When the US Bond Market Bubble Blows Up! - 16th Aug 19
Dark days are closing in on Apple - 16th Aug 19
Precious Metals Gone Wild! Reaching Initial Targets – Now What’s Next - 16th Aug 19
US Government Is Beholden To The Fed; And Vice-Versa - 15th Aug 19
GBP vs USD Forex Pair Swings Into Focus Amid Brexit Chaos - 15th Aug 19
US Negative Interest Rates Go Mainstream - With Some Glaring Omissions - 15th Aug 19
GOLD BULL RUN TREND ANALYSIS - 15th Aug 19
US Stock Market Could Fall 12% to 25% - 15th Aug 19
A Level Exam Results School Live Reaction Shock 2019! - 15th Aug 19
It's Time to Get Serious about Silver - 15th Aug 19
The EagleFX Beginners Guide – Financial Markets - 15th Aug 19

Market Oracle FREE Newsletter

The No 1 Gold Stock for 2019

Inflation or Deflation: Who is the Winner?

Interest-Rates / US Bonds May 06, 2009 - 11:15 AM GMT

By: Q1_Publishing

Interest-Rates

Best Financial Markets Analysis ArticleIn this environment, we anticipate that inflation will remain low. Indeed, given the sizable margin of slack in resource utilization and diminished cost pressures from oil and other commodities, inflation is likely to move down some...


Early this morning, that’s what Fed Chairman Ben Bernanke told a Congressional committee charged with overseeing (?) the economy.

Is he right and inflation is not a concern now? Or is he wrong and Inflation is a much bigger risk than he’s letting on?

These are the questions weighing on many folks’ minds right. And rightfully so too. After all, the difference between getting it right and wrong will be big.

If you bet correctly, the window of opportunity is wide open.

If inflation wins out, now is one of the best opportunities in years to invest in farmland, toll roads, and other “real assets” which perform exceptionally well during inflationary times.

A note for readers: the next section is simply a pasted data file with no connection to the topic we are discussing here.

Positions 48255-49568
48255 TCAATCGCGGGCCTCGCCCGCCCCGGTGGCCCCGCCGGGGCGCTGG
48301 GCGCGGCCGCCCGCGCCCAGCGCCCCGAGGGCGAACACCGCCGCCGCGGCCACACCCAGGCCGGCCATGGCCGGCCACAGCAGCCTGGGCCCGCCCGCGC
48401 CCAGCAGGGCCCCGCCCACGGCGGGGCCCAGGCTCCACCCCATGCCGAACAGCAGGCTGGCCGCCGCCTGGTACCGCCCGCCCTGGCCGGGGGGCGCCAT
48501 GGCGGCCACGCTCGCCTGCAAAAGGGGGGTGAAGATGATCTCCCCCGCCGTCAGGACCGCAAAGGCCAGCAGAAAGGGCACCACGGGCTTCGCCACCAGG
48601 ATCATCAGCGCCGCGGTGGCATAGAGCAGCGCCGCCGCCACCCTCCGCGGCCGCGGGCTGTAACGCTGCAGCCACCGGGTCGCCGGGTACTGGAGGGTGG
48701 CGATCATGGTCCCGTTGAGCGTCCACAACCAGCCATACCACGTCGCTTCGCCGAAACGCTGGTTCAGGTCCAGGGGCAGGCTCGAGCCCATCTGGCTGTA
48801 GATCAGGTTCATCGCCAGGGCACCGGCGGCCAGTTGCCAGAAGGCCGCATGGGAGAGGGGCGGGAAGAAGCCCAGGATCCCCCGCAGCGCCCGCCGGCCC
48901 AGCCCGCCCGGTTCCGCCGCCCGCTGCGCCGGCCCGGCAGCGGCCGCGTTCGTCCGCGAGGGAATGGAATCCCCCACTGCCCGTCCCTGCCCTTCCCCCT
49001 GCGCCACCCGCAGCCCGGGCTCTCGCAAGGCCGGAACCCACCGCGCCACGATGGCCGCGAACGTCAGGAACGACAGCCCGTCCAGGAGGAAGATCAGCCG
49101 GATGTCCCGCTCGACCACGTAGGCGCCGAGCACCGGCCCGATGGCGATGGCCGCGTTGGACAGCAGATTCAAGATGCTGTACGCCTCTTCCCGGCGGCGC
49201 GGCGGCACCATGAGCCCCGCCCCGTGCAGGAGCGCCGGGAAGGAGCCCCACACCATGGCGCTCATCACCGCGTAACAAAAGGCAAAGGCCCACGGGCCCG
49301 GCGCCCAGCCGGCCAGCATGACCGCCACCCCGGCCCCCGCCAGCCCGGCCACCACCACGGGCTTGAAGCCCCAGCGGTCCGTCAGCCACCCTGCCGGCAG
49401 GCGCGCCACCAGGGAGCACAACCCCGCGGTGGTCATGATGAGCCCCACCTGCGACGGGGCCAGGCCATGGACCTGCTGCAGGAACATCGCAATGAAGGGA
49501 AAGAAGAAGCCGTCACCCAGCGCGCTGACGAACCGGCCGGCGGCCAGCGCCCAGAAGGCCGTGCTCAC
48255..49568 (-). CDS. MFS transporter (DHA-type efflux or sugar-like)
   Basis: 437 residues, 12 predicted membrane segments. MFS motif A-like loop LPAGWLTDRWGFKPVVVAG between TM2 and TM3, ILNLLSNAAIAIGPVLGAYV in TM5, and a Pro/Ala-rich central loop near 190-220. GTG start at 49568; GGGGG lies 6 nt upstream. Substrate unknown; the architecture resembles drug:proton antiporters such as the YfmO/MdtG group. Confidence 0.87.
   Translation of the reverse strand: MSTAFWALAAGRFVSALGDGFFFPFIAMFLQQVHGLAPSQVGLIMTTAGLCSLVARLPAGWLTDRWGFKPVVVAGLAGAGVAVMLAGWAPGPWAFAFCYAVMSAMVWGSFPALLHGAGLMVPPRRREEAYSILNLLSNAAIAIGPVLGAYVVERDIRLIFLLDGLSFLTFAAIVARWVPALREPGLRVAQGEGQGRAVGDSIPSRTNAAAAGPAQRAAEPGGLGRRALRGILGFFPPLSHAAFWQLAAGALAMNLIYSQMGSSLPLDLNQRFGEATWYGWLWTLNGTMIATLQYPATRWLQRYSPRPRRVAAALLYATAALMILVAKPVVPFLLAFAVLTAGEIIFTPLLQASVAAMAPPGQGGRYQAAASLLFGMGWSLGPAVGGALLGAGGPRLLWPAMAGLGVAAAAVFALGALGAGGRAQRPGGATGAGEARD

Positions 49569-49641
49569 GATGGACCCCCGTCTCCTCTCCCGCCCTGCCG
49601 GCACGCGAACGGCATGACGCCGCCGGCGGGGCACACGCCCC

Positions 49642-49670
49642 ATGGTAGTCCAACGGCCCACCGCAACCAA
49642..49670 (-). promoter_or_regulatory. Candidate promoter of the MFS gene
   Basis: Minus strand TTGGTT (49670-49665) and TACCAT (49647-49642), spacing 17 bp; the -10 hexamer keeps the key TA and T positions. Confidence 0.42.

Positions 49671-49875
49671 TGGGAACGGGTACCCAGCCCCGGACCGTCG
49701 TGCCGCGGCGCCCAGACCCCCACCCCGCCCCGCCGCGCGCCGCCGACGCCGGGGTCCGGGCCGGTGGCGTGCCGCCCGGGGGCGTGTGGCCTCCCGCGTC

If deflation wins out, now is the time get out of everything. Cash and long-term government bonds will be top performers.

That’s why now, with opinion still sharply divided, is time to get positioned. First though, we’ve got to determine which way to go.

Let History be Your Guide

Over the past few months we’ve looked at all sides of the inflation/deflation argument. We’ve discovered that all bubble-booms throughout history eventually end in deflationary busts. We’ve also watched the Federal Reserve go to unprecedented lengths to increase the money supply in an effort to battle deflationary forces.

Our current situation, however, is not like every other bubble-boom-bust. So many comparisons have been made to the Great Depression. But most of them fail to account for one key difference, massive government spending around the world.

The current levels of U.S. government deficit spending are well documented. After a year of nearly $1 trillion “stimulus” packages and aggressive loosening of monetary policy, Congress is now set to debate spending another $4.1 trillion. While they haggle over whose friends will be taken care of the most, the administration tries to close every tax loophole in exchange for a short-term cash infusion, and everyone pats themselves on the back for finding $100 million in savings, there are much bigger consequences to be dealt with.

The deficit resulting from the record budget spending is expected to be between $1.7 trillion (best estimate) and $2.8 trillion (highest estimate I’ve seen – probably much more reasonable as well) after the new spending plan budget is passed.

Of course, every administration for the past 50 years has proven “deficits don’t matter” so that’s not much of an issue for too many people (enough to matter right now anyway).